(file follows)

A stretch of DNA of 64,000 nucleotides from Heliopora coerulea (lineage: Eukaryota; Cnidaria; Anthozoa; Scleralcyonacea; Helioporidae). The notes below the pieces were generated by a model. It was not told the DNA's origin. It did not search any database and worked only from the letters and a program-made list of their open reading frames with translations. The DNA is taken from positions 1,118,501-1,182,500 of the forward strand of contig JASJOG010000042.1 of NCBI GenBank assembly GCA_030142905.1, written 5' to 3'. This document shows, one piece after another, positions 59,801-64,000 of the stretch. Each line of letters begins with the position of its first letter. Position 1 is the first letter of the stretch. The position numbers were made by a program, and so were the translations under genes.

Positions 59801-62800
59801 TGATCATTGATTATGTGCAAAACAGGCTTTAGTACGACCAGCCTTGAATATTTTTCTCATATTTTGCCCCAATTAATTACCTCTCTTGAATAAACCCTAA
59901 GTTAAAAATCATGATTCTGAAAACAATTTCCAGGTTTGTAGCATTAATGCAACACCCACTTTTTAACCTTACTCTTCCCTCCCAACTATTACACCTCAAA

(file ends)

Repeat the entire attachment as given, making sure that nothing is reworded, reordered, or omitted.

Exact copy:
A stretch of DNA of 64,000 nucleotides from Heliopora coerulea (lineage: Eukaryota; Cnidaria; Anthozoa; Scleralcyonacea; Helioporidae). The notes below the pieces were generated by a model. It was not told the DNA's origin. It did not search any database and worked only from the letters and a program-made list of their open reading frames with translations. The DNA is taken from positions 1,118,501-1,182,500 of the forward strand of contig JASJOG010000042.1 of NCBI GenBank assembly GCA_030142905.1, written 5' to 3'. This document shows, one piece after another, positions 59,801-64,000 of the stretch. Each line of letters begins with the position of its first letter. Position 1 is the first letter of the stretch. The position numbers were made by a program, and so were the translations under genes.

Positions 59801-62800
59801 TGATCATTGATTATGTGCAAAACAGGCTTTAGTACGACCAGCCTTGAATATTTTTCTCATATTTTGCCCCAATTAATTACCTCTCTTGAATAAACCCTAA
59901 GTTAAAAATCATGATTCTGAAAACAATTTCCAGGTTTGTAGCATTAATGCAACACCCACTTTTTAACCTTACTCTTCCCTCCCAACTATTACACCTCAAA